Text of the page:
As can be seen from FIG. 5, each of the DPMS signals is provided to the microcontroller for purposes of the ordinary display of information on the display hardware 16. However, instead of monitoring all these signals as dictated by the VESA DPMS standard, and reducing power according to the signaling thereof, the present invention teaches to avoid using all, or even any, of these signals to comply with the DPMS standard. For instance, one way would be to monitor any one, but only one, of the DPMS signals, preferably the video signal. The other two signals, e.g., the horizontal and vertical synchronization signals are, for purposes of DPMS, ignored. This is not to say that these other two signals may not be simultaneously monitored for other purposes. But, for purposes of DPMS standard, wherein multiple energy-saving states are required for compliance, the present invention teaches that it is not necessary to monitor all, or even any, of these signals. For another example, it is only necessary to monitor two of these signals, i.e., lack of horizontal synchronization pulses to indicate user inactivity, as indicated by the host signaling a standby state, and both vertical synchronization and horizontal synchronization pulses being present to indicate the presence of user activity. In such an embodiment, only the horizontal synchronization signal would be used to initiate a series of timers within the monitor itself, without further reference to the status of the DPMS signals, except for the presence of both horizontal and vertical synchronization signals indicating return to normal user activity.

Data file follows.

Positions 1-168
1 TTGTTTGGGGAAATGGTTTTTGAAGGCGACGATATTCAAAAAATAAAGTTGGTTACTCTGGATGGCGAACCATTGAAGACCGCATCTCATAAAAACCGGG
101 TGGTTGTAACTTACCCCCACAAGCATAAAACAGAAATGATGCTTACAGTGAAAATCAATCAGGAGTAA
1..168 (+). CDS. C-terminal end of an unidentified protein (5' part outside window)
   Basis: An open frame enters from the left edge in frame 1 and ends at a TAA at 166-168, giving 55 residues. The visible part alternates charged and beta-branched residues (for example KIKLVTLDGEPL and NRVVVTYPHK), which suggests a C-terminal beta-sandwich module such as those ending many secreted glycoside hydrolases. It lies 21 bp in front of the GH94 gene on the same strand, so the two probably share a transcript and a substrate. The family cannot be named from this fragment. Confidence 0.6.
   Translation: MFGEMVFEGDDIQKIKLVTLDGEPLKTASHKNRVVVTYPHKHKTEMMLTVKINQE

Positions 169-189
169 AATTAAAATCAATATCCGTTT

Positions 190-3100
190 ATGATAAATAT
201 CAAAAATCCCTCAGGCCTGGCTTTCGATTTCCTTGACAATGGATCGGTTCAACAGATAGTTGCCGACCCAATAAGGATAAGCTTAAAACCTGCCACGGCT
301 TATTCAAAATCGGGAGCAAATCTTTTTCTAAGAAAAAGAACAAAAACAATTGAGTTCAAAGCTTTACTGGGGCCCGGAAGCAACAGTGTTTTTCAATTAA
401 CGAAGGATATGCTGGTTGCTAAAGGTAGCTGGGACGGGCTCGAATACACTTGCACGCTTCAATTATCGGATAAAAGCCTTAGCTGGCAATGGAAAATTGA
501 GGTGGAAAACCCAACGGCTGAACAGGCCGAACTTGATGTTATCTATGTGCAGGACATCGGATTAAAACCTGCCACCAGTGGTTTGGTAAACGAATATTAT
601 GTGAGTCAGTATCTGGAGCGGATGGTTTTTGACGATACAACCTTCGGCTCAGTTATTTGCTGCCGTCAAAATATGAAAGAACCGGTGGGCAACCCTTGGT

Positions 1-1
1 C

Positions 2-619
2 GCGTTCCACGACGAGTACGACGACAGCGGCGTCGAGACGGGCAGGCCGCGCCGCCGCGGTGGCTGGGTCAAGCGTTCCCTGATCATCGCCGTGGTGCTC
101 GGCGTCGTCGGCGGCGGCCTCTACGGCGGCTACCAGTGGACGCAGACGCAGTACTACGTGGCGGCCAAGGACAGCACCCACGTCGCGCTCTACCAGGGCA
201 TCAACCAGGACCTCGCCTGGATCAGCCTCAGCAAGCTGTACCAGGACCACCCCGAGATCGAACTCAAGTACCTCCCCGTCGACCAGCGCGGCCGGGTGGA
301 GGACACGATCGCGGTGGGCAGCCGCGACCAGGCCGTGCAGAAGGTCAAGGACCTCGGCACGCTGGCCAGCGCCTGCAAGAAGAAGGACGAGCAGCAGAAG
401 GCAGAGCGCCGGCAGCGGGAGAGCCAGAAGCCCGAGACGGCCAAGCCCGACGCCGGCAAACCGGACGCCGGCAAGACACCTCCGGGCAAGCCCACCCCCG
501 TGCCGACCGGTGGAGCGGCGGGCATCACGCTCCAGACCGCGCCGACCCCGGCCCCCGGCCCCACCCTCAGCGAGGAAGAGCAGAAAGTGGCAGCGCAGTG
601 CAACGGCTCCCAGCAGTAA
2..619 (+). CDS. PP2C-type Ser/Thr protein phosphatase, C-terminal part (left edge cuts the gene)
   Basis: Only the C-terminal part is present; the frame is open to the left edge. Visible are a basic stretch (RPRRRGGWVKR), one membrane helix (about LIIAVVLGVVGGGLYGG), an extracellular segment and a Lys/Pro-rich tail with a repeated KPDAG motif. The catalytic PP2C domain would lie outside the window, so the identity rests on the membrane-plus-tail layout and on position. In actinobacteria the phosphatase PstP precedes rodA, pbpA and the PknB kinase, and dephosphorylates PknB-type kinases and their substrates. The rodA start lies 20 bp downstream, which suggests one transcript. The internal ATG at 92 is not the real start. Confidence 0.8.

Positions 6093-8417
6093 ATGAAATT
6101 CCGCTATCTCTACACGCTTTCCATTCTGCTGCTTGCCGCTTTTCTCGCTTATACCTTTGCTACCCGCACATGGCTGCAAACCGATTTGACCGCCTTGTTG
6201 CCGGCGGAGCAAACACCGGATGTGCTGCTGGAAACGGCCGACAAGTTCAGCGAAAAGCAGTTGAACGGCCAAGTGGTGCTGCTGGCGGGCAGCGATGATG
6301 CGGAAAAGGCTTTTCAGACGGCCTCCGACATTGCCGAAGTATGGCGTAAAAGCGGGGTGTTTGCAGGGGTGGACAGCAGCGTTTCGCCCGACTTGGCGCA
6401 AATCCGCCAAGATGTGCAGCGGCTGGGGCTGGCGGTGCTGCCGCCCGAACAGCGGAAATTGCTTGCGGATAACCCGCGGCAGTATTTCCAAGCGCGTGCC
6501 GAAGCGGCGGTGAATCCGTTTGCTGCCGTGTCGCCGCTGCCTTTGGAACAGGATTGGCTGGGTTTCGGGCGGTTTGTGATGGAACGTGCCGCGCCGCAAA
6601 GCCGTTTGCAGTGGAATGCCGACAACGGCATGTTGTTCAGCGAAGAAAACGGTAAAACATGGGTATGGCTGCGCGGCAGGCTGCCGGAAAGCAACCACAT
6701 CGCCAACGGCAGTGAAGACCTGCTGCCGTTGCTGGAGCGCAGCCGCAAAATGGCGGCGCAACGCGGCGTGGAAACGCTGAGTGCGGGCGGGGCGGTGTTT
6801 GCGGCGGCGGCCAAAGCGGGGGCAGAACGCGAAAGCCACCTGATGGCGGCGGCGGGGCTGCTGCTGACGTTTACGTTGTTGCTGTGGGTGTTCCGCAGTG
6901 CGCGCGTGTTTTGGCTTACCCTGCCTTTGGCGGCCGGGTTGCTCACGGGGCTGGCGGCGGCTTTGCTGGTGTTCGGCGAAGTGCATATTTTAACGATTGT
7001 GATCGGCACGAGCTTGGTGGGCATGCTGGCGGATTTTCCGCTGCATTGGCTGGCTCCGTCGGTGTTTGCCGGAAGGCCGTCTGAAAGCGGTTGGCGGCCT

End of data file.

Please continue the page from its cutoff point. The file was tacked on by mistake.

According to the present invention, the monitor 10 includes a stored computer program which may be stored in the memory 20 or in an on-board memory (not shown) of the microcontroller 12, which program executes a sequence of steps such as illustrated by the state diagram of FIG. 6 or the flowchart of FIGS. 9A-9D for complying with the DPMS requirements without having to pay attention to the signaling of the various DPMS signals on the VGA cable from the host computer. The only thing that needs to be heeded is the status of the selected signal, such as the video signal which is sufficient to indicate user inactivity, e.g., whether the host computer has initiated screen blanking, DPMS, or whether there is some other indication of user inactivity that can be deduced from one of the VGA signals.